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5 Things To Do This Weekend, From Old-School Horror To Giant Inflatable Sculptures

This article is more than 3 years old.

This weekend we celebrate what I like to call "adult Halloween," or the Saturday closest to the actual holiday. But you don’t need me to tell you that Salem will be very Halloweeny or that every bar in Boston has some kind of horror-themed cocktail planned. Instead, I present you with a list of refined cultural activities that you could probably still wear a costume to, if that’s your thing.

Halloween Horror Marathon | Saturday, Oct. 28 | Coolidge Corner Theatre, Brookline

Before zombies were fodder for satires and spinoffs, they helped define the horror genre as we know it. The Coolidge Corner Theater kicks off its Halloween Horror Marathon this year with two classic zombie flicks, Lucio Fulci’s “Zombie” and George A. Romero’s “Night of the Living Dead.” Viewers who stick around will be treated to four more equally spooky — and surprise — films.


Edo. G at Black Market | Saturday, Oct. 28 | Black Market, Roxbury

In 1991, a rapper from Roxbury called Ed O.G. (sometimes styled Edo. G) put Boston hip-hop on the map with “Life of a Kid in the Ghetto,” the debut album with his group Da Bulldogs. Though his success has been largely confined to the underground, Edo. G is widely considered one of the greatest rappers Boston has ever produced. This Saturday he celebrates the release of his latest solo effort, “freEDOm,” with a free performance and a screening of a new documentary, “I Gotta Have It,” which explores his life and legacy.


Beethoven’s Piano Trios | Sunday, Oct. 29 | Isabella Stewart Gardner Museum, Boston

The superb Kalichstein-Laredo-Robinson Trio brings Beethoven’s compositions to life with alacrity and skill in the first of three concerts featuring the composer’s piano trios.


Boston Book Festival | Saturday, Oct. 28 | Copley Square, Boston

Readers rejoice! The Boston Book Festival is absolutely jam-packed with (free) literary events. Highlights include a (virtual) guide through some of the world’s (and Boston’s) most wondrous sights by senior Atlas Obscura editor Ella Morton, a talk by the hilariously morbid children’s author Lemony Snicket and a keynote by two of the nation's great fiction writers, Claire Messud and Jacqueline Woodson. (A more extensive guide to the festival can be found here.)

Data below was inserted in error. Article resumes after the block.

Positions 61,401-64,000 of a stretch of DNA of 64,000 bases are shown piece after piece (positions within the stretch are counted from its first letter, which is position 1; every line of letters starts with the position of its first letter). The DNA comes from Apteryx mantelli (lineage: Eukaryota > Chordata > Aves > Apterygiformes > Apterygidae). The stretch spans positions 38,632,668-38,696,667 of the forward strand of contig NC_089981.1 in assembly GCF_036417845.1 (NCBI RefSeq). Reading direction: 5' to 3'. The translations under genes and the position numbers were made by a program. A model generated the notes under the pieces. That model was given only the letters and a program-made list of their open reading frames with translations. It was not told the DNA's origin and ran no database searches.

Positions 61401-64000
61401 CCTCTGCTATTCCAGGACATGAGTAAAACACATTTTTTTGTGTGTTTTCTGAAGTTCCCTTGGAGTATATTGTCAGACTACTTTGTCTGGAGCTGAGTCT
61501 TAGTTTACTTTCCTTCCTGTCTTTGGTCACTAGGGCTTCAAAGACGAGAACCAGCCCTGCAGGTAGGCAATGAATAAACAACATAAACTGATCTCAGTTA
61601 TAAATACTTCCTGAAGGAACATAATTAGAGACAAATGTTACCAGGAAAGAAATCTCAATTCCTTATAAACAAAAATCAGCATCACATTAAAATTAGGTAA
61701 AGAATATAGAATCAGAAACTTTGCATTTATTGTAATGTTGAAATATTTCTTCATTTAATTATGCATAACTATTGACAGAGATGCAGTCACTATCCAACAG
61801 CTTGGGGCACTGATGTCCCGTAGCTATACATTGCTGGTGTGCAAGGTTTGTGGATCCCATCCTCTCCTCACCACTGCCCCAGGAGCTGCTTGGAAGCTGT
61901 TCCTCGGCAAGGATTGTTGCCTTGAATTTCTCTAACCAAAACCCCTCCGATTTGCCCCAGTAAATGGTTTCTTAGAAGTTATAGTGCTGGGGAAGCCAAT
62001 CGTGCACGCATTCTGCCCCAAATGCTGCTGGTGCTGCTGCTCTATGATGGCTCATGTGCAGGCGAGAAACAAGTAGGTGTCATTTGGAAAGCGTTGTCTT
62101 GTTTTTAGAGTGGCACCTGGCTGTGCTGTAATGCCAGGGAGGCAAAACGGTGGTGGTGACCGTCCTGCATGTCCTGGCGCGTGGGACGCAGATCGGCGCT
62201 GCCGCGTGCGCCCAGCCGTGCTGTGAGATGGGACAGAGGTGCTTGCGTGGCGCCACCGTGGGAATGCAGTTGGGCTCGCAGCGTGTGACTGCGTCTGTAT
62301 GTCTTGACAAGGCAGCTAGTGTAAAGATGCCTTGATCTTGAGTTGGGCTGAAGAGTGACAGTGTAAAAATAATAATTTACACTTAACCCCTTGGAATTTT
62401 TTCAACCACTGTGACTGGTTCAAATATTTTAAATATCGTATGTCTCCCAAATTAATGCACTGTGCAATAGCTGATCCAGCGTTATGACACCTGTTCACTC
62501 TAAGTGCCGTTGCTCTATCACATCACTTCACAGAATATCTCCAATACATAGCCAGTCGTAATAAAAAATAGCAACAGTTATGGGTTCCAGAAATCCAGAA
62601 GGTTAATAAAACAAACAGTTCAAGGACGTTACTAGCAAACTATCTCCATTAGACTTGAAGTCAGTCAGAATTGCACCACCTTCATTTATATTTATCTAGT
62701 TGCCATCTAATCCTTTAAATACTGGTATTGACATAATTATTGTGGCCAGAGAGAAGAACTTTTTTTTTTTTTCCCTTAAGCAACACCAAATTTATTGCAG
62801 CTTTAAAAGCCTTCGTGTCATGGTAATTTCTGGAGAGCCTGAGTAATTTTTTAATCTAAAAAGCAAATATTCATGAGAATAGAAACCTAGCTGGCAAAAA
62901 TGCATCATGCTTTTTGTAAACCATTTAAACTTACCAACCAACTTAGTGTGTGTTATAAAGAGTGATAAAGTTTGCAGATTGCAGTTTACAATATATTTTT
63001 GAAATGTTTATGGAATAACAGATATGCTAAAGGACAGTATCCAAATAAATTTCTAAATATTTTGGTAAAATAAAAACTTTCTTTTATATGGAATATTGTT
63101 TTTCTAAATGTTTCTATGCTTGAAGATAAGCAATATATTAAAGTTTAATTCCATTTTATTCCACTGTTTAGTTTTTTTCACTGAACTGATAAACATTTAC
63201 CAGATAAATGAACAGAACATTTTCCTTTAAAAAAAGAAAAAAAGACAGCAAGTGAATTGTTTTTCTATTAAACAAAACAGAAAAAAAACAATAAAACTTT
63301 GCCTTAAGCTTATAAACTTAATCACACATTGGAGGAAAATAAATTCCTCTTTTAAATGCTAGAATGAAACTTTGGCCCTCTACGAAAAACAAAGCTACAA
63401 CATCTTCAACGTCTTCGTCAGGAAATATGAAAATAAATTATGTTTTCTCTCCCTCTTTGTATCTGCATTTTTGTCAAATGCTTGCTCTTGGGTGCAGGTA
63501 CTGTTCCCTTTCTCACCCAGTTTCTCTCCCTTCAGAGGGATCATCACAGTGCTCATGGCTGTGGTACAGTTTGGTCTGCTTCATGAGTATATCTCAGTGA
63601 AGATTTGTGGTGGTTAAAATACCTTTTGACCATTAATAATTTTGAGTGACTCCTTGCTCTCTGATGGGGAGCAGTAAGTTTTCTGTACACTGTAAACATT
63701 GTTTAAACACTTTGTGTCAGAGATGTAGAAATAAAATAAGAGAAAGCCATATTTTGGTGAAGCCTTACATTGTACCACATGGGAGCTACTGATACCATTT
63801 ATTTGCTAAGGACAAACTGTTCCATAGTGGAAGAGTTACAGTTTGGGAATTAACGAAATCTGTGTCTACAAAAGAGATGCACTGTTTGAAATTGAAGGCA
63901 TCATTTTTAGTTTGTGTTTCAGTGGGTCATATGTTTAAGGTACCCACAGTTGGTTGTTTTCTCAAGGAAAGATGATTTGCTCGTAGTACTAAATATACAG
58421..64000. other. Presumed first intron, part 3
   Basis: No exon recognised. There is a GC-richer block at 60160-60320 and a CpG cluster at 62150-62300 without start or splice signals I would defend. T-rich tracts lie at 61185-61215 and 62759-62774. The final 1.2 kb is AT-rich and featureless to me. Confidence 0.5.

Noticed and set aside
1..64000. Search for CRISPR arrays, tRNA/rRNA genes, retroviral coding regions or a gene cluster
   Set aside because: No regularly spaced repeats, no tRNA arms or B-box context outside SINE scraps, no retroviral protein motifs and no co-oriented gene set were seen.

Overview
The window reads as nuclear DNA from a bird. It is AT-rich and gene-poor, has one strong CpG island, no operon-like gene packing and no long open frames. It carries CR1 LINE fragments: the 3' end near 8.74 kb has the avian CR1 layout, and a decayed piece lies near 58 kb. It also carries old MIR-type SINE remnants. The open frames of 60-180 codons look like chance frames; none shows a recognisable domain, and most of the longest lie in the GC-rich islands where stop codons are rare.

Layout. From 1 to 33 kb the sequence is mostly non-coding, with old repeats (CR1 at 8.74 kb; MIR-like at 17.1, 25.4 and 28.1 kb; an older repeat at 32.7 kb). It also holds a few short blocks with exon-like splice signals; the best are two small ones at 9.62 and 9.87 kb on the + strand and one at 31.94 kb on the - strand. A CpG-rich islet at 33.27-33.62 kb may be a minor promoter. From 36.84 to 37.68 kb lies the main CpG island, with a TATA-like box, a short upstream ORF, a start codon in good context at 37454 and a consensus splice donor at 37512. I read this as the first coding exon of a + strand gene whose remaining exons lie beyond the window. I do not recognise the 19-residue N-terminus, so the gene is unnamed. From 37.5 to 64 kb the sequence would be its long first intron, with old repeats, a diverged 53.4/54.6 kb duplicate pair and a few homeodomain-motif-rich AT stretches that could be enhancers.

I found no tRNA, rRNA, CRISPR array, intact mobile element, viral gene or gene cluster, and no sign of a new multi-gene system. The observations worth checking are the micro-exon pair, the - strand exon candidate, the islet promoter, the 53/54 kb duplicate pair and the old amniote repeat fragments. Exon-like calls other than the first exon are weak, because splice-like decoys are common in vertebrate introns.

The crowd inside Old South Church for a previous Boston Book Festival event. (Courtesy Boston Book Festival)
The crowd inside Old South Church for a previous Boston Book Festival event. (Courtesy Boston Book Festival)

(((CRZ.F.4RNS.AAK))) | Through Dec. 3 | Boston University's 808 Gallery

Don’t let the typographically challenging title fool you — Claire Ashley’s “(((CRZ.F.4RNS.AAK)))” is welcoming and whimsical. The collection of massive inflatable sculptures contains big ideas, but it’s worth checking out for the sheer wonder evoked by Ashley's puffy, neon-streaked creations. (Check out the ARTery's interview with the artist.)

Claire Ashley's inflatable sculptures at Boston University's 808 Gallery. (Greg Cook/WBUR)
Claire Ashley's inflatable sculptures at Boston University's 808 Gallery. (Greg Cook/WBUR)

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Amelia Mason Twitter Arts And Culture Reporter
Amelia Mason is an arts and culture reporter and critic for The ARTery, WBUR's arts and culture team. She covers everything from fine art to television to the inner workings of the Boston music scene.

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